us to encounter the world first rather than an isolated thing. This points to a priority of the reference over the thing which shows itself in the reference. The mode of access is concerned preoccupation and not a free-floating and isolated perception of the thing. The view that reality can be found in bodily presence and this in turn in the isolated thing of nature will even more strikingly prove to be a phenomenal and so a phenomenological deception.
On the other hand, however, it turned out that, second, it is really an absence in a distinctive sense which is constitutive for encountering an otherwise inconspicuous world, specifically absence understood here not in an arbitrary formal sense but the specific absence within the world of concern. But this means that absence has this function of encounter on the basis of the world always already being present. The breach in reference (when something is missing) is what it is only as a breach of a totality of references. This however implies that encountering the things of the environing world in their references comes about from a totality of references. This already indicates a certain structural correlation among the characters mentioned, namely, that it is the references which let things be present and that the references in turn become present or appresented through the referential totality. The apprehensibility and the objectivity of a thing is grounded in the encounter of the world, but objectivity is not a presupposition for the encounter. The very nearest thing which is on hand is there in its 'there' only from an 'already there' which accompanies and precedes it. This does not mean that in fact there are always some things on hand and we can proceed from the nearest one to another one. It means rather that it is a world which appresents a thing of the world. It is not world-things taken as real things which put together reality.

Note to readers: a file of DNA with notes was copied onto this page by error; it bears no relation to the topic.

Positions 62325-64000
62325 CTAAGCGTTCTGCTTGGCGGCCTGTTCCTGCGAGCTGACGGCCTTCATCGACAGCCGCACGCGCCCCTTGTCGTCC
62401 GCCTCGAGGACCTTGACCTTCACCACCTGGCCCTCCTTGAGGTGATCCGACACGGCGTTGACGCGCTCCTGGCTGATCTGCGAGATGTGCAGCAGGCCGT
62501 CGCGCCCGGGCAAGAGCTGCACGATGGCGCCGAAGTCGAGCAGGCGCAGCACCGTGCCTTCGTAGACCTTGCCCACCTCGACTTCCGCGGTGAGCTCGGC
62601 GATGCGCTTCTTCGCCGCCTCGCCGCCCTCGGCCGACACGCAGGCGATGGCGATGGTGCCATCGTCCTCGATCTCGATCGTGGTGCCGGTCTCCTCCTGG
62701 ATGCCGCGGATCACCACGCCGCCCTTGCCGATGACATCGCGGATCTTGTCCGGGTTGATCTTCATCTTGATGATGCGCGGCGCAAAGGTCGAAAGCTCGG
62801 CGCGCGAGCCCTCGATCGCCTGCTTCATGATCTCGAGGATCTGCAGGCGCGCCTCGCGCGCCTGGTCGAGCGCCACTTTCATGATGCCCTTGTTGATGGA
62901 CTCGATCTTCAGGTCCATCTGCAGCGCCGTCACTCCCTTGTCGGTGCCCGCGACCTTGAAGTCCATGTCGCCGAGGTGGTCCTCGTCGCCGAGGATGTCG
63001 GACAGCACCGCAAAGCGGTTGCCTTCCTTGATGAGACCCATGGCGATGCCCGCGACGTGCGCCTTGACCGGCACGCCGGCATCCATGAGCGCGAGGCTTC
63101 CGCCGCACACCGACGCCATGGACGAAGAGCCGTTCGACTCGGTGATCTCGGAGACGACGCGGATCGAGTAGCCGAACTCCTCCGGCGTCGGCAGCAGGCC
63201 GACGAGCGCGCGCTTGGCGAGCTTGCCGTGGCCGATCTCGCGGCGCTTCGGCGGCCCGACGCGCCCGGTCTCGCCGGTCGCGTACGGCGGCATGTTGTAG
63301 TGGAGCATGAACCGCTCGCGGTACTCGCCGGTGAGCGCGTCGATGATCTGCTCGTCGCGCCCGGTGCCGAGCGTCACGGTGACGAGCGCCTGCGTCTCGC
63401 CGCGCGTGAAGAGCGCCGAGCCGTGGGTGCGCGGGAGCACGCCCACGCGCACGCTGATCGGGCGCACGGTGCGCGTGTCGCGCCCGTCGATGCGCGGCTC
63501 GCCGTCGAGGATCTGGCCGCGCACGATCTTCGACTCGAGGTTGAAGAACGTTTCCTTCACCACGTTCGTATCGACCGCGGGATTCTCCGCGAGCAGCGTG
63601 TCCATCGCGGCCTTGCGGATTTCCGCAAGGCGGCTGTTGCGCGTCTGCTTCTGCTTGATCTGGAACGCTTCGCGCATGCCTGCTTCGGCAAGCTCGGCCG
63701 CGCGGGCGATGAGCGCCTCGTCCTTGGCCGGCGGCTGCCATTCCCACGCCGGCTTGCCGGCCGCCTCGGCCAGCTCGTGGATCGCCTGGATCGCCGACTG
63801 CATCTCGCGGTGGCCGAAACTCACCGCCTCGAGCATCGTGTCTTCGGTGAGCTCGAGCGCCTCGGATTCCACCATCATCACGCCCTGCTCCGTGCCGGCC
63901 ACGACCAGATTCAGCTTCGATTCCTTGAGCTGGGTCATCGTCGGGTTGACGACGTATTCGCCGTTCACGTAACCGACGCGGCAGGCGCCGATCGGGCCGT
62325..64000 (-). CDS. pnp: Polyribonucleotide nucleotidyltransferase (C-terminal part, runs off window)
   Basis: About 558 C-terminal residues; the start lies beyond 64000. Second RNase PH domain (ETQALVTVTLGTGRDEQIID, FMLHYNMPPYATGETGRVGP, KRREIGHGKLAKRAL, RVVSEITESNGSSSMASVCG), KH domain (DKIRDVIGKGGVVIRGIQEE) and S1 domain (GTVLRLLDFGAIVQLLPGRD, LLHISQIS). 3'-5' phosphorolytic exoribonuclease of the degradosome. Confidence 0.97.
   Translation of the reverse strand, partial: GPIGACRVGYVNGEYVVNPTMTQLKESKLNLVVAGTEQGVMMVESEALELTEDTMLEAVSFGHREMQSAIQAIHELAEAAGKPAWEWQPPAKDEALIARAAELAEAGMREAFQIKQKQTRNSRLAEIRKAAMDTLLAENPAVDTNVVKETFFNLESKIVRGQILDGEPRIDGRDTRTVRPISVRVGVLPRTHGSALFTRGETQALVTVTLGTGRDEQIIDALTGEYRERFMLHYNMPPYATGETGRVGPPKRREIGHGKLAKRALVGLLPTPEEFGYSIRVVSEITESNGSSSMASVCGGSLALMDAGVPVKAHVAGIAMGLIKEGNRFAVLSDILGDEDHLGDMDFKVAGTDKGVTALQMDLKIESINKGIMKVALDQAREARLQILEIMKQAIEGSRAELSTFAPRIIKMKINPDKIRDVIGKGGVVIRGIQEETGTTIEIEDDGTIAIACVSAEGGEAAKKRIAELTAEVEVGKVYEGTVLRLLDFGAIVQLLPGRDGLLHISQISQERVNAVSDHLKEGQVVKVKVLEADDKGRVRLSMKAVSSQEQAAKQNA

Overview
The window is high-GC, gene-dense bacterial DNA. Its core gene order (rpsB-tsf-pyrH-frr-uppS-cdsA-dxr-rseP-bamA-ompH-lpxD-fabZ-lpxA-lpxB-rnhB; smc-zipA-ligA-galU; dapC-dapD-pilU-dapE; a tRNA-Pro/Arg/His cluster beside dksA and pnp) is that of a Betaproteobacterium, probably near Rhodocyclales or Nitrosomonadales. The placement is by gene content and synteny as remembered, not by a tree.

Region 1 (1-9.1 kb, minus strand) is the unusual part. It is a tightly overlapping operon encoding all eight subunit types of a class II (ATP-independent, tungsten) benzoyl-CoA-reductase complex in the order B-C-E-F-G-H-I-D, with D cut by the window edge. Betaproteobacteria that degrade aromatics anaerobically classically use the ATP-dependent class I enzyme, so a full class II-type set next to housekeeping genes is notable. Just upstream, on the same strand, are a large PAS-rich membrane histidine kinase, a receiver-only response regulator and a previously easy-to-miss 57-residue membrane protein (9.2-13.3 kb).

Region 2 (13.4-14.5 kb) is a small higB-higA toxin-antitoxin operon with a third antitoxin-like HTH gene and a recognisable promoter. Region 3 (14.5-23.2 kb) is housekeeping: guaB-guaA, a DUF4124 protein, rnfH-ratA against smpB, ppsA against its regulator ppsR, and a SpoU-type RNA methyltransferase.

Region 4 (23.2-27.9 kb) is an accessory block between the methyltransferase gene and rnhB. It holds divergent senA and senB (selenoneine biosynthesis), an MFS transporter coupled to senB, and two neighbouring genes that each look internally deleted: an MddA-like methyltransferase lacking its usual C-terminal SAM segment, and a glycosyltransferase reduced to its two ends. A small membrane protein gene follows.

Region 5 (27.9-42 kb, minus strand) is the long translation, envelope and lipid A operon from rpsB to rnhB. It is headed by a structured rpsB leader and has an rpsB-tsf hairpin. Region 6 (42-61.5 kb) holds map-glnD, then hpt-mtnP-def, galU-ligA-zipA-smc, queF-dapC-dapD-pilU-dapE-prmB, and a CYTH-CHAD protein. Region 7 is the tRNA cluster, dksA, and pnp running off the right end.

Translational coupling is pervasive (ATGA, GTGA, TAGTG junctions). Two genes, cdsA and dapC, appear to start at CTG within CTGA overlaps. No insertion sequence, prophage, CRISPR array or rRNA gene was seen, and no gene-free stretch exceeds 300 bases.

It is now a matter of discerning this peculiar structural correlation in which the world in its world hood appresents the specific thing of the world, references are encountered in a totality of references and individual things are encountered in the references. It is to be shown that the environing world of concern has a distinctive function in the constitution of world hood in general, and that it lets us encounter the world precisely in a double direction, first relating to the presence of the nearest available things and then relating to the presence of extant things always already on hand. The analysis of the structure of encounter of world hood is accordingly divided into three parts: α) a more detailed phenomenological interpretation of the environing world of concern, which up to now has been drawn out only in very rough outline. We shall call this specific environing world of concern the work-world; β) the characterization of the specific function of encounter of this work-world for encountering the nearest things in the world around us, thus the sense of this specific character of reality, the character referred